Getting Intermediate Results Reported Right Away

Discussion in 'Javascript' started by Gene Wirchenko, Nov 30, 2011.

  1. Dear JavaScripters:

    I sometimes want to run something for quite some time. An
    example is when I am checking system limits, but later, it could be
    something such as processing transactions.

    I could let it run blind, but especially when testing, that is
    not a good idea. I could put alert()s in, but then I get interrupted
    by them. I would like to be able to start whatever it is going and
    watch (or not).

    How can I simply have JavaScript report as it is executing? Like:
    100 things done
    200 things done
    300 things done
    ...

    Sincerely,

    Gene Wirchenko
     
    Gene Wirchenko, Nov 30, 2011
    #1
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  2. Have you ever tried console.log / console.debug? The debugger of your
    choice will be able to show these logs. But don't flood them, that might
    slow down your system!
    Another possiblity is to show a fixed-positioned element on your page (I
    guess you want test in Browser environment) to which you can append your
    logging messages.

    Bergi
     
    Andreas Bergmaier, Nov 30, 2011
    #2
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  3. Gene Wirchenko

    Tim Streater Guest

    In Safari, instead of using:

    alert (str);

    you can use:

    console.info (str);

    which puts in the the error console area (Develop -> Show error
    console). If you have that open you can watch the progress.
     
    Tim Streater, Dec 1, 2011
    #3
  4. Gene,

    check http://winhlp.com/node/633 for some hints.

    You have to temporarily halt JavaScript processing to allow the
    browser to render your results to the DOM and then to the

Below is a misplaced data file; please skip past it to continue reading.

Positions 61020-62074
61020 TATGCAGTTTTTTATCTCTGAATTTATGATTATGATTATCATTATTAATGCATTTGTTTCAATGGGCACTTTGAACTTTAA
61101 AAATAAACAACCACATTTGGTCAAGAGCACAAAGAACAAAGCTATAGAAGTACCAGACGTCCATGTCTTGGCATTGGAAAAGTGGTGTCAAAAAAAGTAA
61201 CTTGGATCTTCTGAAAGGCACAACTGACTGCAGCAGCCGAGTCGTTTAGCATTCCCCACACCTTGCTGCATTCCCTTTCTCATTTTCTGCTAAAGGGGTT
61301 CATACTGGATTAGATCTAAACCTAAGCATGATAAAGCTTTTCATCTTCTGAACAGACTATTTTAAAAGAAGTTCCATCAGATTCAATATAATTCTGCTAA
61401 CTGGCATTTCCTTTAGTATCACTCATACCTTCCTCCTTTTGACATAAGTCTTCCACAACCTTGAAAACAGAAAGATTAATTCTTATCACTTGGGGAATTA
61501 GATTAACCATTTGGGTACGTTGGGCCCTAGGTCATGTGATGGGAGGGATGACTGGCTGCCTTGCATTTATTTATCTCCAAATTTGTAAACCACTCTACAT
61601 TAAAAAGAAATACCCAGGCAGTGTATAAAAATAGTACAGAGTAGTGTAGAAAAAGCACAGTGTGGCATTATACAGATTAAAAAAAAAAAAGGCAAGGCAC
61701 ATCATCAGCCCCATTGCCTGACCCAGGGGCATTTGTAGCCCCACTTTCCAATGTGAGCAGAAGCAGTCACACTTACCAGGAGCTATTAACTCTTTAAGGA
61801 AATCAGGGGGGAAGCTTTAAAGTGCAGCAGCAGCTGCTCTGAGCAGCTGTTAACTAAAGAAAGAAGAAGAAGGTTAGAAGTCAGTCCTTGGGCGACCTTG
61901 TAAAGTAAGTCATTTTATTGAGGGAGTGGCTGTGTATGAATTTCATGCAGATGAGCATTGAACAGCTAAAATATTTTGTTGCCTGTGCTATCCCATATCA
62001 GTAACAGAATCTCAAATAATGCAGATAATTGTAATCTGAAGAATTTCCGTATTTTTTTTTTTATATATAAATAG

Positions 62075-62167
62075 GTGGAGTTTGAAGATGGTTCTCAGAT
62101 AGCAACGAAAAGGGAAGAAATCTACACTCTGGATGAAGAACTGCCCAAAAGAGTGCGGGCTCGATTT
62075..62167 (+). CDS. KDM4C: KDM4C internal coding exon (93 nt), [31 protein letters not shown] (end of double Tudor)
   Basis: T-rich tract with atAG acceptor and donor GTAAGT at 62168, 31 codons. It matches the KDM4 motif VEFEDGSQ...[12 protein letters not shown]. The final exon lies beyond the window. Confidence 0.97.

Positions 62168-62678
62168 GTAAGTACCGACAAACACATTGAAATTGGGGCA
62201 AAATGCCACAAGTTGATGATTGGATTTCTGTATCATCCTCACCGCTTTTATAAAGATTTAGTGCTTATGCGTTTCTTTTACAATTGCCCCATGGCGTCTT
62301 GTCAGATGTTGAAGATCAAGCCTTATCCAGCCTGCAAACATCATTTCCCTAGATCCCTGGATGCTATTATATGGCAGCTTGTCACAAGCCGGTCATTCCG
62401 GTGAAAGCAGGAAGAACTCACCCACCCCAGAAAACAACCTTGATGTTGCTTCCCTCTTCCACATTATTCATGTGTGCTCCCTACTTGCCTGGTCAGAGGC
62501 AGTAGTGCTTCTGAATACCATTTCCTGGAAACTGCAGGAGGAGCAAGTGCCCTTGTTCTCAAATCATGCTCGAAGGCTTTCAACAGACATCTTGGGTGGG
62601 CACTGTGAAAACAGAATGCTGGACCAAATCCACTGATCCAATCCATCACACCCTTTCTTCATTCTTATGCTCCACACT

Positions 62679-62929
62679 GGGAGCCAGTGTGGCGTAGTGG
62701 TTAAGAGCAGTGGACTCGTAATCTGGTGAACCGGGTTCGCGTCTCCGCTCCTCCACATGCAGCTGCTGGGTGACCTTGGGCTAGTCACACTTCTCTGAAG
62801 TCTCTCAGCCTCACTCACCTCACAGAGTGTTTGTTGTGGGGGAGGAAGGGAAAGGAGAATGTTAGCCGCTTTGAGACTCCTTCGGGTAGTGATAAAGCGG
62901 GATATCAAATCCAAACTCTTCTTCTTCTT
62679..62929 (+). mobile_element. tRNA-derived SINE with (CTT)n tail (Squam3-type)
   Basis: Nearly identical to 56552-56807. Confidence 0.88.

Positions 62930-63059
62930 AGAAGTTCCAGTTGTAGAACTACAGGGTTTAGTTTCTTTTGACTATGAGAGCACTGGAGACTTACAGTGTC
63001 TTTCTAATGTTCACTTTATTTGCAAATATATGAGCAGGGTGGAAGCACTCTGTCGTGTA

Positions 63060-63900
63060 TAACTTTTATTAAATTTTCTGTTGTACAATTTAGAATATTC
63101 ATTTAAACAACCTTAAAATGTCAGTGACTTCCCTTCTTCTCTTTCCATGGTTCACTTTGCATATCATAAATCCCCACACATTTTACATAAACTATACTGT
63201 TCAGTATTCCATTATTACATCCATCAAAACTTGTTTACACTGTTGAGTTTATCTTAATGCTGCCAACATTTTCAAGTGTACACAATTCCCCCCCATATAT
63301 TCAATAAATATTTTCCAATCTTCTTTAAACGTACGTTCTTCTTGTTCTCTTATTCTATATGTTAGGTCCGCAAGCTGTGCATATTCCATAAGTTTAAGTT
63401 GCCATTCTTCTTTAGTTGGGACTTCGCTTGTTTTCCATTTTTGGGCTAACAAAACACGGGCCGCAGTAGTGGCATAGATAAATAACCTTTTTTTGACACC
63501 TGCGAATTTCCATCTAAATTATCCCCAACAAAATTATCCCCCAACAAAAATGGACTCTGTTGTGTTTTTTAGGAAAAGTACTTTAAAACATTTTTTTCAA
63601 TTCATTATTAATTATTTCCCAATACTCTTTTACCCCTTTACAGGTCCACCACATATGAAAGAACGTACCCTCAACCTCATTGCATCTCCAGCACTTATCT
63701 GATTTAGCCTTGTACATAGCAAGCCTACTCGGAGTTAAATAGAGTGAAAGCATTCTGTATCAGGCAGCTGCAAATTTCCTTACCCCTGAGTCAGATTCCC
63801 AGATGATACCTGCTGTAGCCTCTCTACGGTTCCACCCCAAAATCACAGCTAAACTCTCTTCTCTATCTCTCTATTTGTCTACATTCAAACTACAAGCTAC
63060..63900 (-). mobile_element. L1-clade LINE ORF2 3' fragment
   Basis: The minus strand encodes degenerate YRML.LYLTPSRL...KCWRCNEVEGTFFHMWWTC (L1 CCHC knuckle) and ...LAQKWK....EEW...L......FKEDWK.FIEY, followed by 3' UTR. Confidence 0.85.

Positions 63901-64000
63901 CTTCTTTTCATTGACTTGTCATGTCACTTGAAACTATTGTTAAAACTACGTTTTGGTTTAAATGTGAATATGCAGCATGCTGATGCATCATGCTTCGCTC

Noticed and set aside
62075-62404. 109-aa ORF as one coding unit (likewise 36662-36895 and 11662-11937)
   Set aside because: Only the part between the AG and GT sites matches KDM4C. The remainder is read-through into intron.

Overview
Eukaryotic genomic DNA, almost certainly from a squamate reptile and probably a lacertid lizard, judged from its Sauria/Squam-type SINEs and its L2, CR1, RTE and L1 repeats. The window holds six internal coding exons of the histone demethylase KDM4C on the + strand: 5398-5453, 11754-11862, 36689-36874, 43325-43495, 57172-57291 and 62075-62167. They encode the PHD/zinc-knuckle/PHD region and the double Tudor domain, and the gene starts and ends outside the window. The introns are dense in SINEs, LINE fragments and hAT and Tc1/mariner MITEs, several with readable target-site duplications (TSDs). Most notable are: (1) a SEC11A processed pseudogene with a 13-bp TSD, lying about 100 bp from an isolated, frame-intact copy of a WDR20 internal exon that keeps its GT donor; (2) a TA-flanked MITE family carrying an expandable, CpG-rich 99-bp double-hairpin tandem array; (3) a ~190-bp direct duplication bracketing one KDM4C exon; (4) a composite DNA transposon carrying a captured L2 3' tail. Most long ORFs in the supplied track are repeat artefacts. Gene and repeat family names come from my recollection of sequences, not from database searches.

screen. The article shows ways of how to do that.

    Hans-Georg
     
    Hans-Georg Michna, Dec 1, 2011
    #4
  5. In comp.lang.javascript message <hmddd7litkuobgpjdpstl6hav6clkhr0bl@4ax.
    Choose a browser in which window.status displays, or can be set to, an
    updating status line or part-line while code is running. IE8, Opera
    11.52, Safari 5.1.1, for example.

    Test : for (J=0 ; J<1e6; J++) if (!(J%1e5)) window.status = J


    Choose a browser in which the screen, or a certain element, updates, or
    can be set to, a line while code is running. Testing is easy enough.


    You may cover more browsers by setting both of the above. TIEE.

    Run your code 100 things at a time, with the end of a block writing the
    status to something and starting the next block after a short timeout
    which will allow redraw. You have already been told how to do that.
     
    Dr J R Stockton, Dec 1, 2011
    #5
  6. The way that I have found is to set a timeout and stop execution,
    then continue execution after the timeout has expired. It does make
    for odd-looking code.

    Sincerely,

    Gene Wirchenko
     
    Gene Wirchenko, Dec 1, 2011
    #6
  7. It depends on why you want periodic output.

    When I'm trying stuff out in a browser environment, I might use alert
    boxes for occasional outputs, or form elements for more non-interactive
    output.

    Appending lines of output to a textarea can be useful eg:

    function printScreen(str) {
    document.getElementById("id_of_textarea").value += str + "\n";
    }

    Rgds

    Denis McMahon
     
    Denis McMahon, Dec 1, 2011
    #7
  8. You would. *Any* fairly modern browser (even IE) has or can be augmented
    with an error console that you can print to in various ways, so *none* of
    those kluges are necessary anymore.


    PointedEars
     
    Thomas 'PointedEars' Lahn, Dec 1, 2011
    #8
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